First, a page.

7. Giacomo Ponzetto says

    I share Hat’s opinion and reasoning, though also his position as a non-native speaker. Worse, I’m a native speaker of Italian, so I’m awfully susceptible to direct recycling of Italian intuition into Spanish. With this caveat …

    1. Vieja is infinitely better than anciana. The former is simple and powerful. It’s an everyday word but also a word of literature and poetry and song. The latter is a worn-out cog in the euphemism treadmill. As an adjective it still seems workable: you could say una anciana señora just as you say “an elderly lady.” But as a noun it’s fallen to the bottom of the barrel. Una anciana sounds close to insulting. A residencia de ancianos is a nursing home. The current euphemism is una persona mayor. I’m not sure if in English the treadmill has likewise gone to “elderly person” and thence to “senior citizen,” but you’ll get the idea. I recall an old Italian writer on the radio — I forget who — explaining how he hated those terms, despised the assumption behind the treadmill and proudly insisted on being called an old man. Think of The Senior Citizen and the Sea and I presume you’ll get his point in English.

    2. On “secret” I lack a confident understanding of how Joyce should be read. On the one hand, misteriosa sounds natural to describe a person. But then so would “mysterious” in English, while “secret” does not to me, and the dictionary (Merriam-Webster) doesn’t support its synonymy with “mysterious.” It does allow a meaning, unaccustomed to non-native me, of “closemouthed.” So does the Spanish dictionary (DRAE) for secreta. Then, that could be the best option if one thinks Joyce was going for something unusual, a tad jarring, but not as innovative as to be outside of dictionary-sanctioned usage. Or if instead “secret” was a perfectly commonplace word for “closemouthed” for Joyce and his native readers, then I’d suggest the translation callada (more matter-of-fact, conveying to me a hint of brusqueness) or possibly taciturna (more elevated, conveying to anyone a sense of brooding). Anyway, arcana is unfortunate: it is an adjective for things, not people, and it carries an incongruous overtone of tarot-reading that ends up evoking an old fairground gypsy, surely not intended by Joyce.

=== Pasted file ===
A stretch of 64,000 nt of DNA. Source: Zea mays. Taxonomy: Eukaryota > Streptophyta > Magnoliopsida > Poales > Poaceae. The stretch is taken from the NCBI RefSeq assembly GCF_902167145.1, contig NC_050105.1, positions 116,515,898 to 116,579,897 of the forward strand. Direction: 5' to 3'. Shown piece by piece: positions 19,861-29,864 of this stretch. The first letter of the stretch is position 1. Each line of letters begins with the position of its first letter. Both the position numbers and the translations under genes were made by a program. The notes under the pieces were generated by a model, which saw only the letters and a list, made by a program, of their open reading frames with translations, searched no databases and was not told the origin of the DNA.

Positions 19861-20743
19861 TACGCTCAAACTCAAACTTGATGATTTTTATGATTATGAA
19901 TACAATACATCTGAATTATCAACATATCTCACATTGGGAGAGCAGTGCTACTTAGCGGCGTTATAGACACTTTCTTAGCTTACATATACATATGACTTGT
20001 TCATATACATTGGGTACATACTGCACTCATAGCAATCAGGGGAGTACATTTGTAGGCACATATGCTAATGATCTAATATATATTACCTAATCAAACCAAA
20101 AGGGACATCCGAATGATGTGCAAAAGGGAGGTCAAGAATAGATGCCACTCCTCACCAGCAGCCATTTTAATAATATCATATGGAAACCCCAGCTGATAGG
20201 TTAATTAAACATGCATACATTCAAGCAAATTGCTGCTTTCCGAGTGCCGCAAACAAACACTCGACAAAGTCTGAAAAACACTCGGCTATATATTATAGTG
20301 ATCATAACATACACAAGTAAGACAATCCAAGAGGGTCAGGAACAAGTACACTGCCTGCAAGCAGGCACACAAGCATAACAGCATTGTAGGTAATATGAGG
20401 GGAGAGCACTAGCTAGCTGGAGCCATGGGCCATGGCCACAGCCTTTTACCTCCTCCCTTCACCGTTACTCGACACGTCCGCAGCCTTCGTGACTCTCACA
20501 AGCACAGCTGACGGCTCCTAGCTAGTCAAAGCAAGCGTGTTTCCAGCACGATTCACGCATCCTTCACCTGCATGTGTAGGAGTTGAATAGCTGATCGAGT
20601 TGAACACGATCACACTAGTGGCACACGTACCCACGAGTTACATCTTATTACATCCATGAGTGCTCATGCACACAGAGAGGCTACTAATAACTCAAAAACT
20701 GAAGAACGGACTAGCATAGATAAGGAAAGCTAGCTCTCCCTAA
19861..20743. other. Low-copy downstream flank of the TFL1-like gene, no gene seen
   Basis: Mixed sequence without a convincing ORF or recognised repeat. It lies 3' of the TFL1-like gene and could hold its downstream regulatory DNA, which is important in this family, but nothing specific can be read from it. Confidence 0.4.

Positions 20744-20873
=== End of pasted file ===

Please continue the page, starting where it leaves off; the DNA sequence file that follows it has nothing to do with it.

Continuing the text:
3. With the highest risk of contamination from Italian, había entrado desde sounds like a lazy and unidiomatic literal translation. I feel entrar requires an explicit or obviously implicit physical place one enters. Does Joyce provide that obvious implication in an unquoted earlier part of the paragraph? If so, however, the excerpting would be poorly done. So I’ll guess no. As Hat says, venía is unambiguously idiomatic. But then, so is “she came” and Joyce didn’t write that. I’d venture había llegado de. Certainly in Italian, possibly in Spanish too, that seems natural without any clarity about exactly where she had arrived; at the same time it hews closer to the original. Also, I perceive arriving and entering as equally more messenger-like than mere coming. Curiously, my non-native perception is that in English the constraint is symmetric and “she had arrived from” would sound weird without a clear place for her to arrive at.

    4. I also very much dislike mañanero, which doesn’t describe the world of the morning (that’s matutino) but the world of early-rising people.

  8. Spanish venir means only to go to where the speaker is. I don’t understand how it’s used when the speaker is a placeless narrator.

  9. Athel Cornish-Bowden says

    Spanish venir means only to go to where the speaker is.

    That’s a very neat way of putting it. I’ve sometimes wondered how best to explain the difference between venir and come in a simple way.

    I don’t understand how it’s used when the speaker is a placeless narrator.

    I don’t know either.

  10. I learned about venir from J. J. Keenan’s Breaking Out of Beginners’ Spanish, one of the best language instruction books I’ve ever seen.